The Long View: Globalists R Us

But there's no guarantee this will always be true

Nicholas Kristof of The New York Times recently said something nice about evangelicals: "A broad new trend … is beginning to reshape American foreign policy. America's evangelicals have become the newest internationalists."

He noted facts that are clichés in our world: that the 15 biggest Christian charities collect more than $3 billion a year; that we were behind both the International Religious Freedom Act of 1998 and the Trafficking Victims Protection Act of 2000; that we are "saving lives in some of the most forgotten parts of the world."

This is old news. As Robert Seiple, president of the Institute of Global Engagement, put it, "Christians began to understand globalization when a Nazareth carpenter said, 'Go ye into all the world.' That was the start of globalization, and there has been no letup in the last 2,000 years." Indeed. But unless we read aright the history of missions—Christian internationalism—we run the danger of lulling ourselves into a self-congratulatory stupor.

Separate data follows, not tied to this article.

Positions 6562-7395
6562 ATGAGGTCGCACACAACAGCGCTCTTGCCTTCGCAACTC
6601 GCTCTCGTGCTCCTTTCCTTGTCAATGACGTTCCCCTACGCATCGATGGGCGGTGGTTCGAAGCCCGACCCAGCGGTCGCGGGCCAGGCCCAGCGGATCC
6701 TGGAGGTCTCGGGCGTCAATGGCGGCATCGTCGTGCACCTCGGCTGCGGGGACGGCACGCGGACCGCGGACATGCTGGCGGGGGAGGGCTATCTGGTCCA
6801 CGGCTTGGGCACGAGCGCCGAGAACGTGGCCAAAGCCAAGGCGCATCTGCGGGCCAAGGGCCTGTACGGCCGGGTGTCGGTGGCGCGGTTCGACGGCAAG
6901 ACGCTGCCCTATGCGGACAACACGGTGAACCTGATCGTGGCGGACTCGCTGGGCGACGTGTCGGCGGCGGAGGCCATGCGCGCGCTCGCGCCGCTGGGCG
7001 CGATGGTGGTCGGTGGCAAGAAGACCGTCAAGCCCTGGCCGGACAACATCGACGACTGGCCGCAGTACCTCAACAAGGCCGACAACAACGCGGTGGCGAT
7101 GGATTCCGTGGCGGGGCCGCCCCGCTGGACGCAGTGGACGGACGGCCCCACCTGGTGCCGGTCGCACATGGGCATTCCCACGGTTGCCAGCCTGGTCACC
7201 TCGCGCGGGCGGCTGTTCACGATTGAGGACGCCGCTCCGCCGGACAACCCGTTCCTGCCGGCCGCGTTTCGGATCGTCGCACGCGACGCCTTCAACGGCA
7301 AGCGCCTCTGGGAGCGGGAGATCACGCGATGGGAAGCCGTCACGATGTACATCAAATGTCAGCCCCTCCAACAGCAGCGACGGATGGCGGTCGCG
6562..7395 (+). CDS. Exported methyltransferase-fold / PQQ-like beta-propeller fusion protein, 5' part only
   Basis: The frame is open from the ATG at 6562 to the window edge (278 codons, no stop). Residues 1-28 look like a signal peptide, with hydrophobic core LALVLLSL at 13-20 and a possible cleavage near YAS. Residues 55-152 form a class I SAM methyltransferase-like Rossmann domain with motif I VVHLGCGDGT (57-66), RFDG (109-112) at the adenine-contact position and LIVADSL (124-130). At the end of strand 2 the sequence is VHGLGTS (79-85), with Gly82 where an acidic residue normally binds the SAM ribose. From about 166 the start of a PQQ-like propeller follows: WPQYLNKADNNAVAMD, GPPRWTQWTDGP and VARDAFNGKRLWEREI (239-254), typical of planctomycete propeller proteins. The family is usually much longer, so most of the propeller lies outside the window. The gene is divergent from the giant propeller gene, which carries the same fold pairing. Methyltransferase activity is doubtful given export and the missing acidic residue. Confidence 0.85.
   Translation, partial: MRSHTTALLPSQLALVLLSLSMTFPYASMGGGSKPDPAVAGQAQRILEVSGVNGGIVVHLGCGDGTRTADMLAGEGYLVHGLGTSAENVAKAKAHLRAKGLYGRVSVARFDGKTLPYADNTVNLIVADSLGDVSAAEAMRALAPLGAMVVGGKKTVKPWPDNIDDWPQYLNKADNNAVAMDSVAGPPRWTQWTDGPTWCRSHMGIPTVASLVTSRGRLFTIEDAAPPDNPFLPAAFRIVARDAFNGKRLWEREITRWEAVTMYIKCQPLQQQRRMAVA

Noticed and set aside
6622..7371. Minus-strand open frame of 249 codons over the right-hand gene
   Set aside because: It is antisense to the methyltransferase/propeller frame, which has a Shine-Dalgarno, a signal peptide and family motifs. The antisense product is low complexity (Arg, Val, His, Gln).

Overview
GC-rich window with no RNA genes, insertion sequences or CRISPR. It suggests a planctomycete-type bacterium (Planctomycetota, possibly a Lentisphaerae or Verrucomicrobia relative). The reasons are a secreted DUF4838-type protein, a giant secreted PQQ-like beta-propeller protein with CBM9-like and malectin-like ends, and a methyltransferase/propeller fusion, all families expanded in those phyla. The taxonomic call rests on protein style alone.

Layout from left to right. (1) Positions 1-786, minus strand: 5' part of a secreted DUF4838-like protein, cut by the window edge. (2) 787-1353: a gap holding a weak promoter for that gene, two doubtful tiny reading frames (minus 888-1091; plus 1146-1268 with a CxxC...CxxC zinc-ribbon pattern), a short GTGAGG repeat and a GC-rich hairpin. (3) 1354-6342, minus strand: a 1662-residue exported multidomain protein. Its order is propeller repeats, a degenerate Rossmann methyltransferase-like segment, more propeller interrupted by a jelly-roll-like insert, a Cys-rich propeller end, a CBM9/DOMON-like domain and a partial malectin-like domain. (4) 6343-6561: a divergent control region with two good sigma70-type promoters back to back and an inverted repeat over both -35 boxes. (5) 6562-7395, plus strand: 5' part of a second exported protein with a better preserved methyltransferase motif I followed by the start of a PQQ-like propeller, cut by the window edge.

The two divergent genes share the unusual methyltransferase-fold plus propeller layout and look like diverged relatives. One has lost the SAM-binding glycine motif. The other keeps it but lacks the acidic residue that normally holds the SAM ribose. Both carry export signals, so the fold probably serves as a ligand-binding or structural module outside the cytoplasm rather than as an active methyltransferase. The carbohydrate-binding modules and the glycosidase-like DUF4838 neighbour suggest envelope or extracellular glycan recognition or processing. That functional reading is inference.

The Reformers spent little of their intellectual capital thinking about taking the gospel into all the world. That idea did not blossom in Protestantism until the nontheologian William Carey, a self-educated shoemaker, stepped ashore in Calcutta in 1796. But not without a fight—and from fellow Baptists, no less. When Carey first agitated for the idea at a pastors' meeting, one exasperated member burst out, "Young man, sit down, sit down! You are an enthusiast. When God pleases to convert the heathen, he'll do it without consulting you or me."

Not quite. It is very much the likes of you and me whom God enlists, as Carey well knew.

So did the first American evangelical internationalist, Samuel Mills Jr. (1783-1818). When Mills was an undergraduate at ...

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